Just for the record: Lots of good, a little bad and hardly any ugly
A fortnightly review of music on vinyl
He is widely regarded as one of the most prolific and original composers of the 20th century, a man who has drawn from such diverse idioms as rock, classical, jazz, avant-garde and traditional folk in his work. While his peers regard him as one of the most important contemporary artists of the modern era, the rest of us know Ennio Morricone as the man who put together the strangled cries, muffled drum beats, reverb-drenched guitars, haunting whistles and cracked whips that make up the theme tune for Sergio Leone’s Il Buono, Il Brutto, Il Cattivo (The Good, the Bad & The Ugly), the film that turned Clint Eastwood into a global icon.
The pioneering music that Morricone wrote for the “spaghetti Westerns”, films like Once Upon A Time In The West, A Fistful of Dollars, For a Few Dollars More, A Pistol for Ringo, The Return of Ringo and many more, certainly helped the genre muscle its way into mainstream cinema and influence Hollywood in the 1960s and early 1970s.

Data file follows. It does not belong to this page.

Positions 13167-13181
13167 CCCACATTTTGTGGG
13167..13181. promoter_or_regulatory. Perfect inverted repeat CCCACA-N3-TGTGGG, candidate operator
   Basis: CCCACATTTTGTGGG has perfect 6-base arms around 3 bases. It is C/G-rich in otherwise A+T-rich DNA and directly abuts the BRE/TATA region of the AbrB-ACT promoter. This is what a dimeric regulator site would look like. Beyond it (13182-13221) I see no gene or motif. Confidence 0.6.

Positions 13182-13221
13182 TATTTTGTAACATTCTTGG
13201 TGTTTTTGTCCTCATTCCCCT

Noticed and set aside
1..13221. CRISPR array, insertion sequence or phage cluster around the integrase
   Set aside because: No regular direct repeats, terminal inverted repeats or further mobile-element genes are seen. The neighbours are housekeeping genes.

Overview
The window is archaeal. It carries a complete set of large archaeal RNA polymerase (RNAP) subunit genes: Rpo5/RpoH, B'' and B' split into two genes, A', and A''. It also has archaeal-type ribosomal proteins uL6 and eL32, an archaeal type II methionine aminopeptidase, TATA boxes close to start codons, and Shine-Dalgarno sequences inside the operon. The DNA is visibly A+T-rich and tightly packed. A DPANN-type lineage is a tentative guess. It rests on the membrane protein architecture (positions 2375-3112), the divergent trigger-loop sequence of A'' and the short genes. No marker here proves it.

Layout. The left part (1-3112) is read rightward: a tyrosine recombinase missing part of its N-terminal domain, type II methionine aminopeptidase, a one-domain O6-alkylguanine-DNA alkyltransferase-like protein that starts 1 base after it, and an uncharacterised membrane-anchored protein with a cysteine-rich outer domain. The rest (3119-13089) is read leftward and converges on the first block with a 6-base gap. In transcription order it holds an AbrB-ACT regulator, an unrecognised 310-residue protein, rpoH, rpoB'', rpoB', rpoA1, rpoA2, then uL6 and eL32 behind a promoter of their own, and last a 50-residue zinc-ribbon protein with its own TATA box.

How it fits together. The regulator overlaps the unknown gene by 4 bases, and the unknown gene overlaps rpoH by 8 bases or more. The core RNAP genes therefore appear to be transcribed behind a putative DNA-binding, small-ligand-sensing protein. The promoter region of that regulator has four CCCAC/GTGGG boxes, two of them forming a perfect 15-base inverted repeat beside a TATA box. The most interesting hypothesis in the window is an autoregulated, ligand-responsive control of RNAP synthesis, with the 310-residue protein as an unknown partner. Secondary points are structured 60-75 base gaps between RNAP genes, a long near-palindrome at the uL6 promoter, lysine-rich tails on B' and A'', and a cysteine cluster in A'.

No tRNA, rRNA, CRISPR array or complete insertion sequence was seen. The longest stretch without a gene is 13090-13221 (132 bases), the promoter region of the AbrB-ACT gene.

Morricone, of course, composed so much more than Western soundtracks, and he struck a commercial peak that lasted from the 1980s to the 2000s, with acclaimed scores for The Mission, The Untouchables, Bugsy and Cinema Paradiso, among others. He was still working in his late 80s, and picked up a Golden Globe and Academy Award for best original score for Quentin Tarantino’s 2015 Western, The Hateful Eight. He has also dozens of classical works...